The study, which pitted Apple Watch against competitors Fitbit Charge HR, Mio Alpha and Basis Peak, found significant discrepancies between the variance between the consumer devices, reports Time.
Testing involved 50 subjects who were hooked up to an electrocardiogram while walking, running and at rest. Results were compared to to heart rate data from the consumer devices, with Apple Watch showing a 90 percent accuracy rate in most scenarios. The others dropped into the "low 80s," according to Dr. Gordon Blackburn, director of cardiac rehabilitation at Cleveland Clinic.
An unnamed consumer level chest strap monitor, presumably similar to those sold by Polar, was also tested and found to be 99 percent accurate.
"What we really noticed was all of the devices did not a bad job at rest for being accurate for their heart rate, but as the activity intensity went up, we saw more and more variability," Blackburn said. "At the higher levels of activity, some of the wrist technology was not accurate at all."
It is unclear whether Apple Watch accuracy diminished during rigorous exercise, and to what extent, though it is common for wrist-mounted monitors to suffer signal degradation during extreme movement. Since wearables rely on optical sensors to measure blood flow at a single point on the body, accurate tracking becomes a problem when the device shifts or lifts off from the skin.
Apple detailed how its in-house heart rate sensor prevents data anomalies caused by user motion in a recently published patent application. Apple's heart rate sensor is based on existing photoplethysmogram (PPG) technology, which employs a light emitter and sensor array to measure blood perfusion to the skin. With Apple Watch, signal data from at least two light guides are compared and contrasted using special software algorithms to correctly compensate for physiological changes (vasculature expansion and contraction) and device motion.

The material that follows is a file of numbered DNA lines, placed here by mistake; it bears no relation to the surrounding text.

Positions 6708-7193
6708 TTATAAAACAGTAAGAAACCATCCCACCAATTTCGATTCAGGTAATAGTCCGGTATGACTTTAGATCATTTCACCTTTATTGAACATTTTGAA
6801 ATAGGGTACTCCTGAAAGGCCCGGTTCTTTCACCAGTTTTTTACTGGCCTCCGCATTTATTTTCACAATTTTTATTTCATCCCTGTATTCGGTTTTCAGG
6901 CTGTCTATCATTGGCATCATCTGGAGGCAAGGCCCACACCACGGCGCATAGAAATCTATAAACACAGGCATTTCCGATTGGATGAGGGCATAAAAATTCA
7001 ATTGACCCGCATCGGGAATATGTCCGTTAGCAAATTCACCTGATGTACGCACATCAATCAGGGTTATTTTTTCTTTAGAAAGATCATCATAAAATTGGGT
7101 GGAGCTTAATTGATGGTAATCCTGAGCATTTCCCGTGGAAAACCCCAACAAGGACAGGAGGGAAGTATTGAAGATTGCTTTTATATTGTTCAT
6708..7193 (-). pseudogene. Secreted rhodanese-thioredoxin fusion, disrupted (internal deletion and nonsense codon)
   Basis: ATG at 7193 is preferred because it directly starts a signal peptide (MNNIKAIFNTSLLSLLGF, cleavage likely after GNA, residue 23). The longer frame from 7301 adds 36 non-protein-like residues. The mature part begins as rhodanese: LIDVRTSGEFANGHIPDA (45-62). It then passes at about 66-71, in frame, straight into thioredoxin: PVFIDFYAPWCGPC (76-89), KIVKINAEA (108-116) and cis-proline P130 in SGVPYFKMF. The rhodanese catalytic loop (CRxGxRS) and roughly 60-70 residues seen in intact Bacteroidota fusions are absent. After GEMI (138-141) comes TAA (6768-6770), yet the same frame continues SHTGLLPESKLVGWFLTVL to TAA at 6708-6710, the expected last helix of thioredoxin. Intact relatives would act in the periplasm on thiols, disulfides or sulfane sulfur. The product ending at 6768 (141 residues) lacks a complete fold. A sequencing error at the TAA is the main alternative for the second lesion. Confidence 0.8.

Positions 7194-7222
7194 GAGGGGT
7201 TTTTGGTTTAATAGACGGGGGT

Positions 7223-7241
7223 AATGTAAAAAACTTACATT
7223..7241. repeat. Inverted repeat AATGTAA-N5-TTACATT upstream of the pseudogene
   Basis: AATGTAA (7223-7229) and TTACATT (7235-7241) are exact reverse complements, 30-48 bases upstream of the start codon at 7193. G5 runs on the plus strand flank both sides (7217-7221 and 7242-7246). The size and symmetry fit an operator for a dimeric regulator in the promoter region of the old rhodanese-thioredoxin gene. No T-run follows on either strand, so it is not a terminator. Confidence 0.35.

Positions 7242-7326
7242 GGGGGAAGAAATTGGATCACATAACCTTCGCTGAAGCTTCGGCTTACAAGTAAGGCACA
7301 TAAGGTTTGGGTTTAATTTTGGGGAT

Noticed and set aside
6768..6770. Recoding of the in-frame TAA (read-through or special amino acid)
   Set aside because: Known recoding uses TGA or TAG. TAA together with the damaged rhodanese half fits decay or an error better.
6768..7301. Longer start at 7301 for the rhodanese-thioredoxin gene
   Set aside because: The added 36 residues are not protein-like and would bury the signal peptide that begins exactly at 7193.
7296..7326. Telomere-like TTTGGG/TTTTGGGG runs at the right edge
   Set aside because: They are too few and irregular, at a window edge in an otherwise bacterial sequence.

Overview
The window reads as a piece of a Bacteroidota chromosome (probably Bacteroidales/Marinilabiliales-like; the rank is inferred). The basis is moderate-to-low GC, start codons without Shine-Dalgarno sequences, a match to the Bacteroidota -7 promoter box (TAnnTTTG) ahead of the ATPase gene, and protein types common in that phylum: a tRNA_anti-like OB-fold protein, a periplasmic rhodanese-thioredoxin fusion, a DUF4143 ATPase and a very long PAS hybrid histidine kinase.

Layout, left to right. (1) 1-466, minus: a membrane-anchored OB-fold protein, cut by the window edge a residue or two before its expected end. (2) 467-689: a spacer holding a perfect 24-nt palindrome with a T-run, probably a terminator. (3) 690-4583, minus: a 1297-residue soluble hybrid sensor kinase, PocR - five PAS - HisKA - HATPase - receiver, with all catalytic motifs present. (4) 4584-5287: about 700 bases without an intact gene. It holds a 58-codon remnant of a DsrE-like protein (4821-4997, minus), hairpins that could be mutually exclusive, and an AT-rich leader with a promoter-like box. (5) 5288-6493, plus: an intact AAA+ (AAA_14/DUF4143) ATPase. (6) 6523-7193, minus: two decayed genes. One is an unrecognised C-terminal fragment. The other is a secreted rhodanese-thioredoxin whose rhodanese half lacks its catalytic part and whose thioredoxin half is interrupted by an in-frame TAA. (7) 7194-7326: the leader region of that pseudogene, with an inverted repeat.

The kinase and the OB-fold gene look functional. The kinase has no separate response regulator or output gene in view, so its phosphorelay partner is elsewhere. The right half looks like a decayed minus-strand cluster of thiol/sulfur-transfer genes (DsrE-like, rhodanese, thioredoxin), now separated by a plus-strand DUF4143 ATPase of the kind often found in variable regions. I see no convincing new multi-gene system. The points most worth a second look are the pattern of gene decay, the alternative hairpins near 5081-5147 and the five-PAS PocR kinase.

Even with a highly advanced sensor solution, Apple Watch is still positioned as a consumer device. Rumor has it that Apple is looking to push deeper into the health and medical industries with Apple Watch and its supporting ecosystem of apps. A first step might be providing healthcare professionals with rich data gleaned by HealthKit, a move hinted at by Apple's purchase of digital health records firm Gliimpse.
Most recently, a report in September claimed Apple is working on two new apps for Apple Watch, one for accurately tracking sleep patterns and another that measures heart rate recovery.
Update: In a response to Cleveland Clinic's study received by AppleInsider, Fitbit says extensive internal testing involving more than 60 subjects shows the company's PurePulse technology boasts an average absolute error of less than 6 beats per minute and an average error of less than 6 percent. The performance is up to industry standard expectations, Fitbit says.
"Fitbit is committed to making the best activity trackers on the market for consumers who want information to make informed decisions about their health and fitness, and we stand behind our heart tracking technology," a Fitbit spokesperson said. "Fitbit trackers are not intended to be medical devices. Unlike chest straps, wrist-based trackers fit comfortably into everyday life, providing continuous heart rate for up to several days without recharging (vs. a couple hours at a time) to give a much more informative picture of overall health and fitness trends."